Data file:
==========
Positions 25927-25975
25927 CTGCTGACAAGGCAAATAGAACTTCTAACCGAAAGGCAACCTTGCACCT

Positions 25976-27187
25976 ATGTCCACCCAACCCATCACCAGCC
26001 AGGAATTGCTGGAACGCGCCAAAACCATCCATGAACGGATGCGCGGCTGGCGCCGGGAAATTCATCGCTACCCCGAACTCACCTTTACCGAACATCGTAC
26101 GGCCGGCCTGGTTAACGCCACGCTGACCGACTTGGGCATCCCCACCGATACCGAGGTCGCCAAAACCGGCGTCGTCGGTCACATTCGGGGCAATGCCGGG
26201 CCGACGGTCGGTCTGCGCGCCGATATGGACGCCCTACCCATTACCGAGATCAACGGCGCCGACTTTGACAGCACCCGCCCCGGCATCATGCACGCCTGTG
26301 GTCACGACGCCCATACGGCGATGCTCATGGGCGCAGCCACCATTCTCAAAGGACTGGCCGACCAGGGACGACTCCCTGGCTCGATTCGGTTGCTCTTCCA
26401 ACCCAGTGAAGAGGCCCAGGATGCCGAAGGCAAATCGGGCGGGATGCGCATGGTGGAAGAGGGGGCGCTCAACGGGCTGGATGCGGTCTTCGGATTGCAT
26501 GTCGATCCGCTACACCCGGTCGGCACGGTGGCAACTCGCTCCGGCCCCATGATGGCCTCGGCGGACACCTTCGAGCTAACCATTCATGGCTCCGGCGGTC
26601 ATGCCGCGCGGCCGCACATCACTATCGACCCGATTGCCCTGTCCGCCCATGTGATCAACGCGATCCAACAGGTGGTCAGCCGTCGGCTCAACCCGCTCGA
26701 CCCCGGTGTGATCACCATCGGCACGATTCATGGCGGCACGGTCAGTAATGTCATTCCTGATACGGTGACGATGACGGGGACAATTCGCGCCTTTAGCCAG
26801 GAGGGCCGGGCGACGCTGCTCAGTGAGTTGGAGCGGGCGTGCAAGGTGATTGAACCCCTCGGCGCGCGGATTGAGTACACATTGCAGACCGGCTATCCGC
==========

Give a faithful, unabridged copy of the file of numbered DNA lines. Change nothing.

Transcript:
Positions 25927-25975
25927 CTGCTGACAAGGCAAATAGAACTTCTAACCGAAAGGCAACCTTGCACCT

Positions 25976-27187
25976 ATGTCCACCCAACCCATCACCAGCC
26001 AGGAATTGCTGGAACGCGCCAAAACCATCCATGAACGGATGCGCGGCTGGCGCCGGGAAATTCATCGCTACCCCGAACTCACCTTTACCGAACATCGTAC
26101 GGCCGGCCTGGTTAACGCCACGCTGACCGACTTGGGCATCCCCACCGATACCGAGGTCGCCAAAACCGGCGTCGTCGGTCACATTCGGGGCAATGCCGGG
26201 CCGACGGTCGGTCTGCGCGCCGATATGGACGCCCTACCCATTACCGAGATCAACGGCGCCGACTTTGACAGCACCCGCCCCGGCATCATGCACGCCTGTG
26301 GTCACGACGCCCATACGGCGATGCTCATGGGCGCAGCCACCATTCTCAAAGGACTGGCCGACCAGGGACGACTCCCTGGCTCGATTCGGTTGCTCTTCCA
26401 ACCCAGTGAAGAGGCCCAGGATGCCGAAGGCAAATCGGGCGGGATGCGCATGGTGGAAGAGGGGGCGCTCAACGGGCTGGATGCGGTCTTCGGATTGCAT
26501 GTCGATCCGCTACACCCGGTCGGCACGGTGGCAACTCGCTCCGGCCCCATGATGGCCTCGGCGGACACCTTCGAGCTAACCATTCATGGCTCCGGCGGTC
26601 ATGCCGCGCGGCCGCACATCACTATCGACCCGATTGCCCTGTCCGCCCATGTGATCAACGCGATCCAACAGGTGGTCAGCCGTCGGCTCAACCCGCTCGA
26701 CCCCGGTGTGATCACCATCGGCACGATTCATGGCGGCACGGTCAGTAATGTCATTCCTGATACGGTGACGATGACGGGGACAATTCGCGCCTTTAGCCAG
26801 GAGGGCCGGGCGACGCTGCTCAGTGAGTTGGAGCGGGCGTGCAAGGTGATTGAACCCCTCGGCGCGCGGATTGAGTACACATTGCAGACCGGCTATCCGC